Voltage dropping resistors

Discussion in 'General Electronics Chat' started by hobbyist, Sep 2, 2008.

  1. hobbyist

    Thread Starter Distinguished Member

    Aug 10, 2008
    Something I learned this evening while working on my project,

    That when I use a series dropping resistor to drop the Vin. to a lower voltage for the base input to the transistor DC. amp. that not only does the dc voltage drop. but also the "change in output voltage with respect to input voltage drops as well"

    I wanted to amplify a dc. volt. drop 40 millivolts. across a load resistor.

    Instead of getting my Av 5 that I designed it for I got Av 1.5,
    after further investigation I realized I was getting Av 5 from base input to collector output, but from the other end of the series resistor I was only getting a Av. of 1.5.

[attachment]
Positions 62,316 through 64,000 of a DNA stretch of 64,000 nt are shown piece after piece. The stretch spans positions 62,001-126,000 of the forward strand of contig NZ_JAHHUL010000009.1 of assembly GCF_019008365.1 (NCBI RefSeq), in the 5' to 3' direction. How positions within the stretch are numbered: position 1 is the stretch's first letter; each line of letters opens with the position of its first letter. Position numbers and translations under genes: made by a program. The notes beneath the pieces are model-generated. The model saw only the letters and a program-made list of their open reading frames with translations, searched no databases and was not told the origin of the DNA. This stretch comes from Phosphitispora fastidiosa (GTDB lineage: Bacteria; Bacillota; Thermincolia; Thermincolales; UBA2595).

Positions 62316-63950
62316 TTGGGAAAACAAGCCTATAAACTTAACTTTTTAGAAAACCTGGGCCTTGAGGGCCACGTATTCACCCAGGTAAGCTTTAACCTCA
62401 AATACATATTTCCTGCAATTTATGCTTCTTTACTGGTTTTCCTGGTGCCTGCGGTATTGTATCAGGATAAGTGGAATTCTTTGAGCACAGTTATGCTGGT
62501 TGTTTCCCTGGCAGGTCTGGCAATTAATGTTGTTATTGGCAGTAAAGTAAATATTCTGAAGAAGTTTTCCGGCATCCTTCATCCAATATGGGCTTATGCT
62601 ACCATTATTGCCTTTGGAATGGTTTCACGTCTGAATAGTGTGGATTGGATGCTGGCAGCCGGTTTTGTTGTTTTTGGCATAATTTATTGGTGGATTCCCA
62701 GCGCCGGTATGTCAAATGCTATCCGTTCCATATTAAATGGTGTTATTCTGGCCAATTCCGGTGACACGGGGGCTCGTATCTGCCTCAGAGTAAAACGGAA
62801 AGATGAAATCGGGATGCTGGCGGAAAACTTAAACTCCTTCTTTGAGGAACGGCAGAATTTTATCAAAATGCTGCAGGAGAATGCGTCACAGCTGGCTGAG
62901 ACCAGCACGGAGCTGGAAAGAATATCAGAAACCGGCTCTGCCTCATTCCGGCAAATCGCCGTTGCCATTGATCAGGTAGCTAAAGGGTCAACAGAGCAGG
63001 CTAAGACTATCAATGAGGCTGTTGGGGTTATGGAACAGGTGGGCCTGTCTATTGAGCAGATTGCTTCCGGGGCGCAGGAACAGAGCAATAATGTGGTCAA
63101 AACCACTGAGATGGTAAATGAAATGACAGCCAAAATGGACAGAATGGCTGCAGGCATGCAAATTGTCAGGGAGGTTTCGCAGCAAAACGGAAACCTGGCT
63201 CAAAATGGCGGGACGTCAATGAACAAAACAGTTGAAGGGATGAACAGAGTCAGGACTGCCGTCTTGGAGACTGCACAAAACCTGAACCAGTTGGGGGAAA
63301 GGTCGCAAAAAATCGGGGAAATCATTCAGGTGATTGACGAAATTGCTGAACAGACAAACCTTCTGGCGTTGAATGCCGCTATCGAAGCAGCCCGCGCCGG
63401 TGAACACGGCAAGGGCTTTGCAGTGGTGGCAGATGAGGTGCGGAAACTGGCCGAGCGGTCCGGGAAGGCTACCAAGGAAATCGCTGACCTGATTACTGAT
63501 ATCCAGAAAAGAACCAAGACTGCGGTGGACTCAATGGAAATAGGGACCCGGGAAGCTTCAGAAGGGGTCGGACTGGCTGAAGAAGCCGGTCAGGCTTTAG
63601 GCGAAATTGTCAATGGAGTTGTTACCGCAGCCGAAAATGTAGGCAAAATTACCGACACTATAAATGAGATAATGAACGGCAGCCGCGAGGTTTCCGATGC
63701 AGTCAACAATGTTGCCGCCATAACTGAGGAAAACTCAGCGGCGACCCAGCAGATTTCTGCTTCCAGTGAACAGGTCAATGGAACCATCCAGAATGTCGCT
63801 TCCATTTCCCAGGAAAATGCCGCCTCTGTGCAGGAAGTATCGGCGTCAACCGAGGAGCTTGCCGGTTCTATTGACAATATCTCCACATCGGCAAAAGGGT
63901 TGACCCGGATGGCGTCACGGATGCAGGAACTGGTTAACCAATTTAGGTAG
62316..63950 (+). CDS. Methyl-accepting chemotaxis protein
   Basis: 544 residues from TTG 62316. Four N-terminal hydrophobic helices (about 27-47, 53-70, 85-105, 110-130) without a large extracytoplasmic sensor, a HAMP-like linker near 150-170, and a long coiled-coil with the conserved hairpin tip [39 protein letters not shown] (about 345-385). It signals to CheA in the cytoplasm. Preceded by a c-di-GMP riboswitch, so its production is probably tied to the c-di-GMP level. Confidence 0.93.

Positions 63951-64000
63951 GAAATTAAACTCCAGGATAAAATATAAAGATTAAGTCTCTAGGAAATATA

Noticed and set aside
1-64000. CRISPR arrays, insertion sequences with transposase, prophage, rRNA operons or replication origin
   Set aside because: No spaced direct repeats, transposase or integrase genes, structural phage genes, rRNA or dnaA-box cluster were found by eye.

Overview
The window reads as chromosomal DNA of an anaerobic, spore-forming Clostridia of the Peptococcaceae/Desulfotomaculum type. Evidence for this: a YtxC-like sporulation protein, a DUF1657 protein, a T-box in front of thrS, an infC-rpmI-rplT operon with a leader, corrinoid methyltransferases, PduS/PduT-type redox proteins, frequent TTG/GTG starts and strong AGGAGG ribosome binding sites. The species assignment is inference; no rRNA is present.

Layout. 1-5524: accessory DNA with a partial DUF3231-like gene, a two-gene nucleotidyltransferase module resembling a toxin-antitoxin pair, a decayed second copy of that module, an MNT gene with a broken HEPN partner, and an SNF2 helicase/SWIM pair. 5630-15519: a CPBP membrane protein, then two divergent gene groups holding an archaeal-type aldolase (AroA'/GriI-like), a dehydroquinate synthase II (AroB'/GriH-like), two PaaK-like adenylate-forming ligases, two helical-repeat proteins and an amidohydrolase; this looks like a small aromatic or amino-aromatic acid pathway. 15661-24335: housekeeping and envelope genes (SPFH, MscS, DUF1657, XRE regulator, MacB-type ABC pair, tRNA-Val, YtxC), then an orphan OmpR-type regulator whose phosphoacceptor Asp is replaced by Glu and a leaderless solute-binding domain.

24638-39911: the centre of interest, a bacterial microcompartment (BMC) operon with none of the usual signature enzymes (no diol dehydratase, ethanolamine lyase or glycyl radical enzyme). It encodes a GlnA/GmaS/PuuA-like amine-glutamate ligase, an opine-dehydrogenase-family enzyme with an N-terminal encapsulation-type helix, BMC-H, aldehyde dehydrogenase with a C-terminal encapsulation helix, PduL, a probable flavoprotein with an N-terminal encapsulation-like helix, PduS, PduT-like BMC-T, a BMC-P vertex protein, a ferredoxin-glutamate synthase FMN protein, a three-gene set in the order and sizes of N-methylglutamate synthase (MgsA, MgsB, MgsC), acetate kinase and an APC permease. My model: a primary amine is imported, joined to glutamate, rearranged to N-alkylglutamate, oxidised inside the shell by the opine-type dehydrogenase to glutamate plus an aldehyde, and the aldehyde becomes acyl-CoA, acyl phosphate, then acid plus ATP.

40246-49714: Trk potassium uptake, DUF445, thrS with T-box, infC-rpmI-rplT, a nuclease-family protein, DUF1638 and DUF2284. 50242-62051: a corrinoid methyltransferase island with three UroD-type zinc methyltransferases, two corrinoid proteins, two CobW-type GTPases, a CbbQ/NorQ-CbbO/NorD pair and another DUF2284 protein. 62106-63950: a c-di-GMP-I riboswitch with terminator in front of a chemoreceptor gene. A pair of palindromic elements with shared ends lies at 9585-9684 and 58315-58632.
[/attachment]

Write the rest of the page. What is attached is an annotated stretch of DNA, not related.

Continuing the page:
The large series resistor will in fact drop the "change in voltage as well"

    After doing the math I realized the ratio of Vin/Vo across a series resistor with another resistor to ground is the same ratio as the change in Vin/Vo across the resistor.
    The Vo side of the resistor has a resistor to ground.

    So using this info. I can determine the amount of gain needed to compensate for a signal loss through a needed series resistance.

    Boy do I feel st....pd

    Itis nothing more than signal attenuation.
    Just that I was looking at it from Dc signal, and forgot that it is a attenuator...

    Oh well...
    Last edited: Sep 2, 2008
  2. blocco a spirale

    AAC Fanatic!

    Jun 18, 2008
    Post the schematic. Someone may have a way of avoiding the attenuation in the first place.
  3. hobbyist

    Thread Starter Distinguished Member

    Aug 10, 2008
    I would but I can't seem to get anything to show up after its uploaded.